I’ve had this necklace and bracelet forever.
I can only assume it originally belonged to my grandmother and was passed down to my mother.
I had no idea what it was, but I loved to wear it on special occasions (the bracelet is far too small). Then one night I found the pendant and chain tangled in my sweater — the bail was missing. I was heartbroken, but thankful that the bail was the only thing that was gone.
Suddenly I wanted to know more about the treasure I’d almost lost. It took hours of typing in “glass,” “filigree” and “silver” to discover that it’s camphor glass.
What is Camphor Glass?
According to the Antique Jewelry University, “Camphor glass is clear glass that has been treated with hydrofluoric acid vapors to give it a frosted whitish appearance. This effect resembles gum camphor (a fascinating thing to learn about itself!), hence the name…In jewelry the glass was often cast with a star pattern on the reverse to give it a radiant appearance. Camphor glass was made to imitate the carved rock crystal quartz (a semi precious stone) that was popular from the mid-nineteenth century through the 1930’s.”
Vintage camphor glass jewelry is quite distinctive, with its square, rectangular or oval shaped glass, typically framed with silver filigree metal (either pot metal, white gold, platinum or sterling), and featuring a single marcasite gem at the center. Some pieces have “rays” emanating from the gem; others, like my pieces, are plain. While most camphor glass is frosted/clear, some have been made in pale greens, pinks and varying shades of blue.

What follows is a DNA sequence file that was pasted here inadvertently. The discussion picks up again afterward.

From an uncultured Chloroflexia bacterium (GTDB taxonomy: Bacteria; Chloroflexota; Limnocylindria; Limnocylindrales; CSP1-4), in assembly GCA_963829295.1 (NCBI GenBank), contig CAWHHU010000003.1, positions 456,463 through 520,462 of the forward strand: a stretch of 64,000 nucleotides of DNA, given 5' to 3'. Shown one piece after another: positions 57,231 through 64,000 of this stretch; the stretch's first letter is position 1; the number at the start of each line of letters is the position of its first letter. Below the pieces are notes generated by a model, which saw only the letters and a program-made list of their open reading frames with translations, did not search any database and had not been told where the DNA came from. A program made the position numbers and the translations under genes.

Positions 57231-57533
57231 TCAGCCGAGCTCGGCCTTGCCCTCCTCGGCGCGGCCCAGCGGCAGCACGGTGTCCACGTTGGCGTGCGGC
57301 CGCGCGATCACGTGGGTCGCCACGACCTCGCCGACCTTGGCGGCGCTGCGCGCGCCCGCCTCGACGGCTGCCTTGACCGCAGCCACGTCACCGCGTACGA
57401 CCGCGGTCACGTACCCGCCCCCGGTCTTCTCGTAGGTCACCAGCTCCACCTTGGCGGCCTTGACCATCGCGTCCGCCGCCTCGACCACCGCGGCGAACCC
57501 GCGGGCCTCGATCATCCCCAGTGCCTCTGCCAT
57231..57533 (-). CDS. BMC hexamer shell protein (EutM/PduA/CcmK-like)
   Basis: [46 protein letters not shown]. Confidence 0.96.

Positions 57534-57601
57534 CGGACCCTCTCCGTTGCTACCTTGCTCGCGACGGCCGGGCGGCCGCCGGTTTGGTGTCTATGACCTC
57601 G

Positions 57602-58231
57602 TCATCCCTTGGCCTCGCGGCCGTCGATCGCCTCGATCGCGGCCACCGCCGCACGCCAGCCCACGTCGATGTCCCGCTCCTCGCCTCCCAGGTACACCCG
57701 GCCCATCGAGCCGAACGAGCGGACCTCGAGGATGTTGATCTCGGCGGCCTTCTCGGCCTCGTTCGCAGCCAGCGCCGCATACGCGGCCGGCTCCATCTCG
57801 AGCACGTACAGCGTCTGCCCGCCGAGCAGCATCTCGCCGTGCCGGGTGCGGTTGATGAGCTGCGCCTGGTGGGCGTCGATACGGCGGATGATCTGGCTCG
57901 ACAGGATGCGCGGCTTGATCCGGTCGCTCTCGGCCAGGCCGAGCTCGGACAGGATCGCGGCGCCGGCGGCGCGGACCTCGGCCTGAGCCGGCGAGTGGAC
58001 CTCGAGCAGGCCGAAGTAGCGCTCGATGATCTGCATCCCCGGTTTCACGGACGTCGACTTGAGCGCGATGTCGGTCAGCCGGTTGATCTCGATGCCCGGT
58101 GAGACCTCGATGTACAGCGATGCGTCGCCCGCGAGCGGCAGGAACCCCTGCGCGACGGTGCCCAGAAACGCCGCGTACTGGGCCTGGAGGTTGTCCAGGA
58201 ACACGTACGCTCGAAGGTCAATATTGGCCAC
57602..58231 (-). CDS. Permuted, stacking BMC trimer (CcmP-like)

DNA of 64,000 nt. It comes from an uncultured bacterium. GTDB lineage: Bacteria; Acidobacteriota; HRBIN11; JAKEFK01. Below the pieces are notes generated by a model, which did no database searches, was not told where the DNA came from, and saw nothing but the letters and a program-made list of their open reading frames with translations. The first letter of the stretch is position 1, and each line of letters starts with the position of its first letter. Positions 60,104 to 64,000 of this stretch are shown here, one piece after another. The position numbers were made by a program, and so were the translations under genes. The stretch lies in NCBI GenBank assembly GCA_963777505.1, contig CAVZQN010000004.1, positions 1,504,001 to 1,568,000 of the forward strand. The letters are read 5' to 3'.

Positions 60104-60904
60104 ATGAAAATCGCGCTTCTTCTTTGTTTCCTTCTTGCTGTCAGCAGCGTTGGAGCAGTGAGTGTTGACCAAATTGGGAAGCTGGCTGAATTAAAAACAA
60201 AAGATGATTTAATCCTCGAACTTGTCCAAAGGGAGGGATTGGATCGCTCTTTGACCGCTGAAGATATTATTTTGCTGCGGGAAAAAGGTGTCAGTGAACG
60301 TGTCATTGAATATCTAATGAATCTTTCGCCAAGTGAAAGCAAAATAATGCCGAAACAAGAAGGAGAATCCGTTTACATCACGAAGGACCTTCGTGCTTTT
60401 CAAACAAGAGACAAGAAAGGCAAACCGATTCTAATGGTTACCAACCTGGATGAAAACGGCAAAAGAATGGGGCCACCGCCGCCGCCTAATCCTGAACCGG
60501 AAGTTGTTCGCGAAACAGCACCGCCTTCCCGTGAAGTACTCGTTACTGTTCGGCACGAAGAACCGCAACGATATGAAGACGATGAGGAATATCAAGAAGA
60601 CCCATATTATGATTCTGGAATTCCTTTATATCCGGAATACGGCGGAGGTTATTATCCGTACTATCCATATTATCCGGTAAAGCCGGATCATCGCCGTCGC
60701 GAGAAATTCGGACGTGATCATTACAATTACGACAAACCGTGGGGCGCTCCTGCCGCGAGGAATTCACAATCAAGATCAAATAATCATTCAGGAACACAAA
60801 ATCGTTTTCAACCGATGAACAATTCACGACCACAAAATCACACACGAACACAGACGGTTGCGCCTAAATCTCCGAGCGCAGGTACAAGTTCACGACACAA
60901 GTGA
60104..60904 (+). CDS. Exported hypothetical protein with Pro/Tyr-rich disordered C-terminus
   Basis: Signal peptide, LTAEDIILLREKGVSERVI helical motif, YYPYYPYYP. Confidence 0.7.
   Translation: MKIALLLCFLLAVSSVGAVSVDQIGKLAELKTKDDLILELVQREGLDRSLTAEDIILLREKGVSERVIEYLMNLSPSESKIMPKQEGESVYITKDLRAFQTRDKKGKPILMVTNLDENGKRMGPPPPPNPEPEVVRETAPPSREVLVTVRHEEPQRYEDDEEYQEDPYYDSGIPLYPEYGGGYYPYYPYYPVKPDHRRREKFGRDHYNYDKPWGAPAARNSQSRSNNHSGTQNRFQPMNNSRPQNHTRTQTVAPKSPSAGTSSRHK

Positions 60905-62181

Art Deco glamour that began as a sign of sadness.
The oldest necklaces and brooches were made in the Midwest in the 1890s as mourning pieces (the Victorians were big on celebrating death). They became extremely popular in the 1920s and 1930s, with their lovely filigree and Art Deco lines. I was surprised to learn that they were produced until the 1940s, primarily by two companies.
The most prominent seem to have been the Boston & Sandwich Glass Company and Esemco (which later became Shiman Mfg. Co.). It seems next to impossible to find out much about Esemco, but their marks are listed here under the Shiman name.
Camphor glass is rapidly becoming more popular, and prices reflect the demand. I have no idea what my necklace and bracelet are worth, but I’ve seen some beautiful pieces for thousands of dollars! And some authorities claim that blue camphor glass made by the Sandwich Glass Company is “extremely rare.” Alas, mine is Esemco.
Naturally, reproductions abound.
Prices for camphor glass can range from the low hundreds to several thousand dollars. It can be difficult for the layperson to distinguish the old from the new, but here are some guidelines:
- Check out the clasps. They can often help you date any piece of jewelry. Before 1930, the C clasp was in use.
- Be suspicious of “customized” pieces. Most genuine antique camphor glass pieces have a simple marcasite gemstone or diamond in the center. But some pieces feature coral flowers, Eastern Stars and other ornamentation. This may indicate a newer piece by an original manufacturer or one that has been customized. If in doubt, check with someone who is an expert before paying a high price.
The beauty and style of camphor glass lives on.
Many artisans are updating the look and creating new pieces that complement today’s styles. Some use flawed camphor glass; others re-recreate its look in new materials. Either way, camphor glass has a style all its own!
PS: If anyone recognizes my necklace and knows where I can find a replacement bail, I’d really appreciate it. I’m dying to wear it again!